Samples were drawn for both land line prefixes and for cell phone prefixes, with the goal of achieving an 80-20 mix, the current standard used by most pollsters. The sample in point achieved an 83-17 mix, weighted to 81-19.
The raw data were weighted on age and education to align with the parameters established by the 2010 census. For example, 18-24 year olds came in at 9.1 percent and were weighted to 12.8 percent. Seniors required minimal weighting: 16.5 percent raw and 16.8 percent weighted.
Education was also weighted because the sample was better educated than the adult population as a whole. Therefore, those with high school educations or less were weighted up from 23.9 percent to 44.7 percent, while those with graduate degrees were weighted down from 17.1 percent to 9.1 percent to conform to U.S. census figures.
The weighting design did not produce major changes in the data, but only marginal changes in the majority of variables:
For example, belief in God moved from 87.5 percent to 88.3 percent.
Those identifying themselves as very conservative moved from 17.9 percent to 19.1 percent, and the somewhat conservative from 31.0 percent to 32.1 percent.
As for the definition of marriage question, the original split was 59.1 percent for "one man and one woman" versus 36.6 percent for "any two people." The weighted numbers are 64.0 percent and 32.8 percent respectively, the difference being a matter of degree rather than substance.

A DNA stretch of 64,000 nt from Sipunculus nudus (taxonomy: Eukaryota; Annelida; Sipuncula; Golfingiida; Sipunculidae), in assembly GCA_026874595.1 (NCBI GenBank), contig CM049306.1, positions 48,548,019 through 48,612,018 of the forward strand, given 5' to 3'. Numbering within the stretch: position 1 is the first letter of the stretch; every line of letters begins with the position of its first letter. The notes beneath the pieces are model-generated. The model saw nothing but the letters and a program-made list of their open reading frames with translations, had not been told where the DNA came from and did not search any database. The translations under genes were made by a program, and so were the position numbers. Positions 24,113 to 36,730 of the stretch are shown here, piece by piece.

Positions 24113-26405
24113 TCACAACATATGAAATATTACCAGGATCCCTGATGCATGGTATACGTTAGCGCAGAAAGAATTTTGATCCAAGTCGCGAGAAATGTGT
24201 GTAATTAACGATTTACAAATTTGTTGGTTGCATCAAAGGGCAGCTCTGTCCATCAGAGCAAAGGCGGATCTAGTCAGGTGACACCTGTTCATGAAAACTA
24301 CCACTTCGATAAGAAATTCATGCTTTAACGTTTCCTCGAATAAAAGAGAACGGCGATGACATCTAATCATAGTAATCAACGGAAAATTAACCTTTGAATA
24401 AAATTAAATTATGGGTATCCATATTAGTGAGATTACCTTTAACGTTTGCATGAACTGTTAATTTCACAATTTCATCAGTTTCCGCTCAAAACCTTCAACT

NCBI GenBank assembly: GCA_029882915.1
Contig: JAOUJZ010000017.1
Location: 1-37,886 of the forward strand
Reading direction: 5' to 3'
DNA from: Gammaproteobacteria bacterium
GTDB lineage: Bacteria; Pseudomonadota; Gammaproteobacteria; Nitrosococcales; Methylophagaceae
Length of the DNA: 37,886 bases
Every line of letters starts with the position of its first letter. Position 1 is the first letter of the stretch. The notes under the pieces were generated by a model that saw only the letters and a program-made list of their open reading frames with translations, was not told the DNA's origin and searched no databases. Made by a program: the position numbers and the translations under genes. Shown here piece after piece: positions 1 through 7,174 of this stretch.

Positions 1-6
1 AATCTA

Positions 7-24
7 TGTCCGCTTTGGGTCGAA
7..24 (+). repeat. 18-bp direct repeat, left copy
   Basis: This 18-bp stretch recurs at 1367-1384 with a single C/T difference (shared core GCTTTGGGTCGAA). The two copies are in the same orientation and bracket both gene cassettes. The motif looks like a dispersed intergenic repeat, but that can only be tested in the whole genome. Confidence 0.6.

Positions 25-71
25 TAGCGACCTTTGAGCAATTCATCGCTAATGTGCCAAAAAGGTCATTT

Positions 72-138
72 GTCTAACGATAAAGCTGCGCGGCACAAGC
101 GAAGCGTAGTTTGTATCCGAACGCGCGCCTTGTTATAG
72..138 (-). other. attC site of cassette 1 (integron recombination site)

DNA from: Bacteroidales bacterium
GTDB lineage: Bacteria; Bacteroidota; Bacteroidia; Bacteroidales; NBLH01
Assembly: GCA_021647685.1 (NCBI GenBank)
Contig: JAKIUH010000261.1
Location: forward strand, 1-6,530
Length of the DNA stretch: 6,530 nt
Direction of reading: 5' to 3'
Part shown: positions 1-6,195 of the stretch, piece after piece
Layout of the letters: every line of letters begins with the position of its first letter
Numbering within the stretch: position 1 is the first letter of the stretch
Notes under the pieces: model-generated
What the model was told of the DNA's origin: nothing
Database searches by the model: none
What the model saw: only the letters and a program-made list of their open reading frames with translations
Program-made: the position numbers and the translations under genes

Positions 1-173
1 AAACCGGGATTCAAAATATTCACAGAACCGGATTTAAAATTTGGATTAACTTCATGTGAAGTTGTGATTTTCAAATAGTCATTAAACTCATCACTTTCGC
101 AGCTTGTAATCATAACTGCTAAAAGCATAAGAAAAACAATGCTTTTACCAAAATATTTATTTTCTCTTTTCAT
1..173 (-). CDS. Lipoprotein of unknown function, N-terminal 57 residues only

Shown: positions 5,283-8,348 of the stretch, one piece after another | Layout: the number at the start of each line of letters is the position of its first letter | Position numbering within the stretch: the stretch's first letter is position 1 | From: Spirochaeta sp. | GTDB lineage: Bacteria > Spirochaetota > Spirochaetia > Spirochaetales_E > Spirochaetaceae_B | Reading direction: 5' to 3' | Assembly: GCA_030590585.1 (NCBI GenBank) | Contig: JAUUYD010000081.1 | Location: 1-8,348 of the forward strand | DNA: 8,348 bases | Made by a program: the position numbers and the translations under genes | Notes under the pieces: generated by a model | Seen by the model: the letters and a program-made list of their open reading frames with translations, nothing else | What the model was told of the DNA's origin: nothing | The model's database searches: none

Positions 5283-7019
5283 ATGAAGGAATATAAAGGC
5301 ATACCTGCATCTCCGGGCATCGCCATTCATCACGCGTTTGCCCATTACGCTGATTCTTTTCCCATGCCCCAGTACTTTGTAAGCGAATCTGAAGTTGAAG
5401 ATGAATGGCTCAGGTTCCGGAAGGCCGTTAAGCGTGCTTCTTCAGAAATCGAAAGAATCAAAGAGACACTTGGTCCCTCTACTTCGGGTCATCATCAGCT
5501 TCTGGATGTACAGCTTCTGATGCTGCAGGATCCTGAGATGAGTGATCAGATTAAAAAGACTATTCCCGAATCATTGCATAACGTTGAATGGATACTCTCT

Results for the total sample (N=1000) have a margin of error of 3.1 percentage points for midrange results (between 35 percent and 65 percent) 95 times out of 100. The margin of error for non-midrange results is correspondingly smaller. Results for split-sampled questions (N=500) have a margin of error of 4.5 percentage points.
Gary Lawrence received a B.A. degree in political science from Brigham Young University in 1967 and a Ph.D. from Stanford University in 1972 in a program that focused on the measurement and analysis of attitudes.
Before starting his own firm in 1986, Dr. Lawrence was a vice president of the research company that did Ronald Reagan's polling work from governor through president. He has conducted over 2,500 research studies in his 40-year career.
In addition to being the pollster for Proposition 8 in California, as the article mentions, Lawrence also was also asked to, as he puts it, "head up the statewide LDS grassroots efforts" on Prop. 8. He said it was an unpaid volunteer job — and was not a church calling or ecclesiastic position.
Lawrence also posted a pdf file of the full poll on his website for his book, "Mormons Believe What?!"
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